Dynaudio says that if it’s been digitised, you can play it wirelessly – and if you have the appropriate connector (or adapter), you can plug it in. Which really doesn’t leave any stone unturned when it comes to listening to either digital or analogue sources.

And that’s just the source-support. Jørgensen is keen to point out that Focus also uses the same type of amplification as Dynaudio’s flagship Core studio-reference monitors. “It doesn’t matter what type of music you’re listening to. You can feel that the speaker is always able to handle what you’re throwing at it. In the studio, you’re working all day, listening to music, so it needs to be a stress-free experience.”

So, he points out, why not have that at home? The basic technologies Dynaudio uses in Focus are extremely similar to what the company uses in all of its high-end studio monitors. Only this time, Jørgensen says, they’re packaging it all in a way that you’d want to use at home, and designing it in a way that fits in your living room.

There’s enough headroom in the amps to ensure that they’ll never clip, he adds. There’s even a sliding high-pass filter on board which rolls off lower frequencies as the volume increases, meaning you can’t damage the drivers either. It means even the smallest model in the range, Focus 10, can play down to truly trouser-flapping depths. It’s usable volume, and usable bass without the need for external subwoofers (unless you want to; there’s an output for that, too).

That’s not to say that everything was smooth-sailing during development, however. Petersen laughs ruefully at the thought: “There were hiccups, for sure. We had to delay things – but it’s better to delay than risk making a mistake in the market. In the last phase of development, actually, we had to change chipsets – which was a huge setback.” It turns out that a major Japanese chip-supplier’s factory burned down, affecting not just Dynaudio but many other companies around the world. Not ideal when you’re designing a flagship product.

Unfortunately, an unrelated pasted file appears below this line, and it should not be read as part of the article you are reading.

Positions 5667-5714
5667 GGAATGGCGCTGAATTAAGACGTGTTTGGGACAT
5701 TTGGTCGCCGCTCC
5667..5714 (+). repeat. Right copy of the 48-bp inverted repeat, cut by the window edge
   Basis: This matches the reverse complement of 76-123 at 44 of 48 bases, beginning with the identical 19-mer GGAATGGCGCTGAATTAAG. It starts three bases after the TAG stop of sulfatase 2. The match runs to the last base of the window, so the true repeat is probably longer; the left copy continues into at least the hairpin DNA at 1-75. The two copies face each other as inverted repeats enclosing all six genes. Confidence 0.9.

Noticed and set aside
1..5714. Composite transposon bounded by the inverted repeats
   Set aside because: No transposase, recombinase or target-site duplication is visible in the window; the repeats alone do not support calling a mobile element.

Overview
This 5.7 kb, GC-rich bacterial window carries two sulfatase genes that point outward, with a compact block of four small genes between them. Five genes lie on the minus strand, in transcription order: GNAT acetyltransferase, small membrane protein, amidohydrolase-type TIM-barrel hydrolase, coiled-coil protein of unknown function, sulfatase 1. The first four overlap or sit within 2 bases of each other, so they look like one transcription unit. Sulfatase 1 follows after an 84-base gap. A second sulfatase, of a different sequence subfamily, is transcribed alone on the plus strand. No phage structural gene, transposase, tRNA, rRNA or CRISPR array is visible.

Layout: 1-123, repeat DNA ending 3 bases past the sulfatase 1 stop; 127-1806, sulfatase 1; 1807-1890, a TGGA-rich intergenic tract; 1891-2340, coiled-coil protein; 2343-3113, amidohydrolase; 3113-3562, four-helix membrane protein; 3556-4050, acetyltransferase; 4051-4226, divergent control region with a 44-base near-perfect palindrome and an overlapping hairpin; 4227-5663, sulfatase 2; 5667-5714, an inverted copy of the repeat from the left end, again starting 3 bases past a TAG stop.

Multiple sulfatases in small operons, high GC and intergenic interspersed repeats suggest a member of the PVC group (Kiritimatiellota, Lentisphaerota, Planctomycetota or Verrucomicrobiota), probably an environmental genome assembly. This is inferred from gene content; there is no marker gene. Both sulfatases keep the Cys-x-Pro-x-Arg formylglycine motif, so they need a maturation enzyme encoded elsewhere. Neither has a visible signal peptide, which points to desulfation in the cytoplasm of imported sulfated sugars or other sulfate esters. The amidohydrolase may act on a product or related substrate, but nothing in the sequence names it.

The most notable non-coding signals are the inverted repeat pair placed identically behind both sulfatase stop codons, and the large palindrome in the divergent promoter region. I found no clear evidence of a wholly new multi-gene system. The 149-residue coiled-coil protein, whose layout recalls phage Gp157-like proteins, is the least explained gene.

But Petersen and his team weren’t deterred, because they knew they were on to something special. “I think we’re on a level that Dynaudio has never been at before, quality-wise,” he says.

No more system-chasing


(Image credit: Dynaudio)

The company conducted months of testing both in- and out-of-house, refining not only the sound-tuning but the app experience, set-up procedure and more. All those little detailed touches. Even the grilles are smart, says Jørgensen. All grilles will affect performance a little bit, so Focus changes its EQ to compensate for having the grille in front of the drivers – it senses when they’re installed or not. Nice touch.

Both men point out that it all comes down to the ‘human’ side. Whether that’s how an app performs to get the speakers up and running, little design tweaks to put a smile on the owner’s face, or even just the knowledge that they’re getting 45 years’ worth of tuning knowhow in the speaker drivers and (virtual) crossovers, they stress that the most important part is the musical side.

Focus is designed to bring amazing sound quality not only to die-hard audiophile types, but also to those who might never have experienced what ‘good’ sounds like in their living room, beyond a one-box system or larger Bluetooth speaker. And it’s designed to do it as easily, elegantly and seamlessly as possible. 

“I love passive speakers and I love big amplifiers and cables and so on,” says Petersen. “There will always be a market for guys like me. But some people haven’t grown up with a hi-fi in their house. They don’t know what it is. We need to be ready to adapt to these trends.”

Jørgensen agrees: “We’ve been making high-quality sound since 1977. That’s relatively standard for us to do. I won’t say it’s easy, but it’s standard. But we need to put it into a speaker that everyday customers can use. It has to be simple to live with.

“I’ve helped to build speakers in some very, very high price categories. I’m used to hearing sound-quality at a very high level. I work with sound every day… and Focus still makes me want to listen to music when I come home.”

Now you know the ‘why’ of Focus, you can find out more about the ‘what’ over at There’s information on driver technology, set-up and design – plus a series of ‘how-to’ videos that might help when you book a demo at your local dealer.